That's a great story. While you were there, you also had a chance to know J.C.R. Licklider.
Thacker: Yeah. I never really worked with Lick, who by then was retired, but he visited our lab many times and I got to know him.

When you left to go to Xerox PARC, you went with Butler Lampson and Peter Deutsch, who worked with you on the Genie Project, and you guys became the core of the research team over there?
Thacker: Correct.

You spent about 12, 13 years at PARC. Nowadays the story of what went on there is referred to in almost reverential terms. What was the more gritty reality on the ground? When you arrived how was it organized? Was it organized, was it a free-for-all or was it somewhere in between?
Thacker: Well, I was approximately employee No. 1. It was very interesting because there was basically nothing. It was Bob Taylor and me in an empty building. So we figured out what we're going to do. I was mainly interested in the infrastructure aspect, not the computer science part. At that time I thought of myself very much as an engineer.

So we realized that we needed a time-sharing machine and the one we wanted to get was a PDP-10 (programmed data processor, model 10) made by Digital Equipment. Unfortunately, Xerox had just paid a large amount of money for Scientific Data Systems, and wanted us to use the machine they were making. We looked at it as a vehicle for a time-sharing machine and decided it wasn't very good. So we built our own, one that was functionally identical (to the PDP-10), but was quite different in implementation. And that took about a year.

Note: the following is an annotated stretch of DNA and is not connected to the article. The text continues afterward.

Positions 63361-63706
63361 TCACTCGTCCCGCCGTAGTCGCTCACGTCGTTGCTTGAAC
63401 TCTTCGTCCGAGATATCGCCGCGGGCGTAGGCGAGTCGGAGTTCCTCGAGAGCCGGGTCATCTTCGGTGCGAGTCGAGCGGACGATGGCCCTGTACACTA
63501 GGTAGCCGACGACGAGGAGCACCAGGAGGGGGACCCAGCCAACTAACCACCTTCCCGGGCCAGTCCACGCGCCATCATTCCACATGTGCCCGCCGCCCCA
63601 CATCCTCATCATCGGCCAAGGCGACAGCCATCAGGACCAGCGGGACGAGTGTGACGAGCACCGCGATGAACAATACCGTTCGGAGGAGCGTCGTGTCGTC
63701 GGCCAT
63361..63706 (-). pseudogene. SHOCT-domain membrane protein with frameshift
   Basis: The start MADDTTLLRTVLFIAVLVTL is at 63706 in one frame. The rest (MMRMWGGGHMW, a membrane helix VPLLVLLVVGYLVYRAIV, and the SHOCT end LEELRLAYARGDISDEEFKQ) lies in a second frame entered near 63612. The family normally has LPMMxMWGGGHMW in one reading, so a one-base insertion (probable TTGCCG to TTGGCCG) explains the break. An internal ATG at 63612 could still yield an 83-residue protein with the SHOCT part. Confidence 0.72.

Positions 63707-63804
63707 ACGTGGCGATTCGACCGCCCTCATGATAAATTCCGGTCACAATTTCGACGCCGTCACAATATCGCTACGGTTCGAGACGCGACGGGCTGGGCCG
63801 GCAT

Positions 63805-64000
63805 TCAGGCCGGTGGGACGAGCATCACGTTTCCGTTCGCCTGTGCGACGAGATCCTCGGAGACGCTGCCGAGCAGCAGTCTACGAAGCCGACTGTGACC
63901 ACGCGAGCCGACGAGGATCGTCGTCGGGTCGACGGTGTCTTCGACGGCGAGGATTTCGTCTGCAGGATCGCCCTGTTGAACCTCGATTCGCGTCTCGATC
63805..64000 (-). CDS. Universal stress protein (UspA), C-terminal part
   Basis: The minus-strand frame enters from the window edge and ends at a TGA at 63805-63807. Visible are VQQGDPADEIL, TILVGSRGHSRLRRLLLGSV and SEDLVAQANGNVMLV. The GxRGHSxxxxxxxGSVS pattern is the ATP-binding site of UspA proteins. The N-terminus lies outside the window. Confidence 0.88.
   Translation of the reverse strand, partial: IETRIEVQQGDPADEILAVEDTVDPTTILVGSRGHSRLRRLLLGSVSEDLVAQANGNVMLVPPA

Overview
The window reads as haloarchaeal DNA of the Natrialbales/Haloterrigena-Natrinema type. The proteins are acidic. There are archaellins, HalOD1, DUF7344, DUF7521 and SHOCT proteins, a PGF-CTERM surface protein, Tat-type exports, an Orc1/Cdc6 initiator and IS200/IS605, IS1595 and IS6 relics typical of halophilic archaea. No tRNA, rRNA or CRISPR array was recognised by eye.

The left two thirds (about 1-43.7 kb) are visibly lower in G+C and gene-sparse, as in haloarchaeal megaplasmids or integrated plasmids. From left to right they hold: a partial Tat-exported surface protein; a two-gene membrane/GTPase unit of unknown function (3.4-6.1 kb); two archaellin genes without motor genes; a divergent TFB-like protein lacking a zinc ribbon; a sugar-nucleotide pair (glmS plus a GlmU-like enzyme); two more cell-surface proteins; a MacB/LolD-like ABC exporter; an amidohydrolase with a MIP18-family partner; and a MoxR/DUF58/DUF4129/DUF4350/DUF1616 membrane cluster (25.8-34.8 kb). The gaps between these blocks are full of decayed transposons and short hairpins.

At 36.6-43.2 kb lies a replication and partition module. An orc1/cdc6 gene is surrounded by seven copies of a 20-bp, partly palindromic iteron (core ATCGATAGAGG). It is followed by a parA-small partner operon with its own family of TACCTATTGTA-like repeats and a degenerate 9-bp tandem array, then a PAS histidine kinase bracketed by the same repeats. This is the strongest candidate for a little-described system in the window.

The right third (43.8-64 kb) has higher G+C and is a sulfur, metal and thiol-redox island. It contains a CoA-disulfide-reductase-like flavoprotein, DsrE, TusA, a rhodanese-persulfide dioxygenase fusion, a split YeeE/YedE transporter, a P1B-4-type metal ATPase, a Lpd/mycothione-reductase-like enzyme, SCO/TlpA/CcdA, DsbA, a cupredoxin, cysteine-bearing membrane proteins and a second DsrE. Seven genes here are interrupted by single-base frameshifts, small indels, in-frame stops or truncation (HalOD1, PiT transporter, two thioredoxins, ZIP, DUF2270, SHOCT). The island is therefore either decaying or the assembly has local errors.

We had been interested in smaller machines. We had some machines which were actually personal machines, but they never went very far because they didn't have very good displays. They use an old display technology, where the CRT beam was guided around by magnetic or electric field to actually draw characters and things like that, but they were pretty crummy characters. They are the sort of things you still see today in air traffic control centers. What we wanted to do was build a machine that could be really a personal machine. I mean, you can call it a personal computer.

You're talking about the Alto now?
Thacker: That was the Alto. And once we had the Alto we realized that the system would be much more powerful as they were put together with a network, and so we did the Ethernet.

(Ken Olsen's) comment about why would anybody ever want a computer in their home--that was just misguided.

Again, describe what you and the rest of team were thinking. Did you grasp the potential of what you had created?
Thacker: Oh yeah. We did understand Moore's Law. We realized most of the implications and that was why we did something which was very daring for the time--which was the bitmap display. We realized that it used three-quarters of the memory of the machine to draw one frame, but that was going to get cheaper real fast. And so it made sense to actually build the software along that paradigm and go through the trouble of getting good fonts and so on.